At this stage, "At What Point Do I Need a Hurricane Insurance Claim Lawyer?" is a question that I am receiving a lot.
I’m also seeing a big uptick in posts asking for lawyer referrals and (if I’m being completely honest) hurricane attorney advertisements.
When Do You Need to Hire a Lawyer for Your Hurricane Ida Insurance Claim?
In the simplest terms, you need to hire an attorney when you hit a standstill with your insurance company.
If you are at a complete impasse where they absolutely are no longer willing to work with you to recover what is needed to make you whole.
- If the insurance company denies your claim for your damaged property outright.
- If your insurance company is asking you to sign a release or the check says “full-payment” early after the storm, then you should have your settlement offer reviewed by an attorney. Many times the extent of the damage does not show itself immediately.
- If your insurance company is asking you to sign a release or accept “full payment” and you still have unresolved disputes that the insurance company is no longer willing to negotiate.
- If the insurance company fails to cover the entire loss due to underrepresenting the amount of damage and/or cost to repair and negotiations are at standstill.
- If the insurance company fails to cover the entire loss due to claims of wear and tear or improper maintenance and negotiations are at a standstill.
- If you have both wind damage and flood damage (or if the insurance company claims that do). It can be very difficult to prove what water damage came from rising water versus which came through the ceiling or window due to wind and rain. Your homeowner's insurance and flood insurance will likely dispute the type of damage.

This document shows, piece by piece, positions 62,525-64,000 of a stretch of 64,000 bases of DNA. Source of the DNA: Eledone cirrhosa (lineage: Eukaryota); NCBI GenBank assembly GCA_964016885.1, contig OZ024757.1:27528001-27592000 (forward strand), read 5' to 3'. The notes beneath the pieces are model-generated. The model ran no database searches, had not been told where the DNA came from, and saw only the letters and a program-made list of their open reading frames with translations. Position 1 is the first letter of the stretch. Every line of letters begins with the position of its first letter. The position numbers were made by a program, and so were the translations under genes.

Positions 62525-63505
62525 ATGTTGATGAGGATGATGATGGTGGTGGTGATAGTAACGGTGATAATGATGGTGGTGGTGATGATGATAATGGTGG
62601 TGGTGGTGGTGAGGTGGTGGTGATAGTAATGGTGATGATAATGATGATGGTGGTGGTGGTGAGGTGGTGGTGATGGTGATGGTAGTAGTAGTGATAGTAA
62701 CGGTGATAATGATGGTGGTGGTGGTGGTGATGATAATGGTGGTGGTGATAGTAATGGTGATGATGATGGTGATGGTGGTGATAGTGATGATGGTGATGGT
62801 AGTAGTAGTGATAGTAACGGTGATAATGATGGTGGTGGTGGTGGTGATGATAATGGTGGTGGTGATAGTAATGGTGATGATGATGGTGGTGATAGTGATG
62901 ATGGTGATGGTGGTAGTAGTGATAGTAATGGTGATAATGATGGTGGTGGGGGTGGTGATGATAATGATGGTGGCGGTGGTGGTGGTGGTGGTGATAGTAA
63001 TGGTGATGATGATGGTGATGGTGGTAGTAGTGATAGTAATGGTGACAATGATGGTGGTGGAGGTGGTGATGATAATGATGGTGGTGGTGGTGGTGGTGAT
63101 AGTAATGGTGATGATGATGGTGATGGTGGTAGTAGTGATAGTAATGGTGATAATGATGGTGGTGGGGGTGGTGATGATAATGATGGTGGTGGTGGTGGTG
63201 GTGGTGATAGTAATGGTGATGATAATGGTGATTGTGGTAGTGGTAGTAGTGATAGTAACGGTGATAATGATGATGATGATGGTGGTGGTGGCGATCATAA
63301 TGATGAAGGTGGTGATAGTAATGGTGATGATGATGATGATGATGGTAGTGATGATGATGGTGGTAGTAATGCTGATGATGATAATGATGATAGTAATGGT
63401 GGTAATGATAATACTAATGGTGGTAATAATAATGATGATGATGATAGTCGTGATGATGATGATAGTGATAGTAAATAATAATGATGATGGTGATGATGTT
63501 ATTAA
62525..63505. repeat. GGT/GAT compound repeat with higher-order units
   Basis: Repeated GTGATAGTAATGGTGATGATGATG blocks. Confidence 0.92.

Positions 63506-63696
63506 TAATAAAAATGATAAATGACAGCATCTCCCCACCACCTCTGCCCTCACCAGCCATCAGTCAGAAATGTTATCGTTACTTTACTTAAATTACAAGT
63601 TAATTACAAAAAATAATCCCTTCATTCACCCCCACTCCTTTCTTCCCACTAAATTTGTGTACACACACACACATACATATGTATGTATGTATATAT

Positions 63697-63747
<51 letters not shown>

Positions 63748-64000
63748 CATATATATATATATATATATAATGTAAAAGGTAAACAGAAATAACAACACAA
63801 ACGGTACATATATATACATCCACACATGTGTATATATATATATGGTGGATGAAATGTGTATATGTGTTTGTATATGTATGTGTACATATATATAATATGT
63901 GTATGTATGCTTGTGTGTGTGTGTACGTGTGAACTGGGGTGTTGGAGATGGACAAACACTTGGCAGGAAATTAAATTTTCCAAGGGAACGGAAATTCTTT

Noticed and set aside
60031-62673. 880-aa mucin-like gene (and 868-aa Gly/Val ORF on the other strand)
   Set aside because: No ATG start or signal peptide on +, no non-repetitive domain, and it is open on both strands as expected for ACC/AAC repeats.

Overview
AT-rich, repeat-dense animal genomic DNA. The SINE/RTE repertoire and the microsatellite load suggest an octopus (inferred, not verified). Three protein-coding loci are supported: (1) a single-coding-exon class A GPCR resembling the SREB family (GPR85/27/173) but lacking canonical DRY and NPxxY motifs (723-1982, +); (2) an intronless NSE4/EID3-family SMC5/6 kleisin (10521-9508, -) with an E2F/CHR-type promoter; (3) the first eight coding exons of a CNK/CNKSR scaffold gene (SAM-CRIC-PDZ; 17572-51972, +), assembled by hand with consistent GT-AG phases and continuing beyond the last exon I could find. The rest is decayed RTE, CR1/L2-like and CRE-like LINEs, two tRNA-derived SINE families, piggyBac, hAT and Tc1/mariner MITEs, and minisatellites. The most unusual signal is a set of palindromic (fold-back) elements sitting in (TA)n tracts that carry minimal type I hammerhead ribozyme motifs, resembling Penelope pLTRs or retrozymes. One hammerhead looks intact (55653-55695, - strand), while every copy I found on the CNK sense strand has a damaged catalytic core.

- If the insurance company is acting in bad faith. The insurance company has 60 days after you file your claim to initiate adjustment. They have 30 days after the homeowner submits valid proof of loss (in some cases, the insurance adjuster inspecting your home is considered proof of loss) to tender initial payment. If your insurance company does not meet these deadlines, they must pay not only your claim but can also owe penalties and attorney fees.
- Another example of bad faith is if the adjuster misrepresents what’s covered by your policy. Example: The adjuster claims that you are only entitled to Actual Cash Value when your policy should reimburse for Replacement Cost. Or the adjuster claims your detached building is not covered by the policy when it in fact is. All of these examples will be highly policy and fact-specific. It is important for you to document everything the adjuster says and have them put everything in writing. If it is proven that your insurer acted in bad faith, they must pay not only your claim but can also owe penalties and attorney fees.
When Do You Likely Not Need an Attorney Yet?
As frustrating as it is when they are sending a new round of adjusters and structural engineers (and I know first hand), then the claim is progressing, and you likely do not need a lawyer yet.
If they have offered an initial “good faith tender”, and it is (much) lower than your contractor estimate, you likely do not need a lawyer yet. This initial estimate from the insurance company is the amount that they are not disputing. It is the minimum that you will receive.
At this point, there is still much up for negotiation and supplemental payments.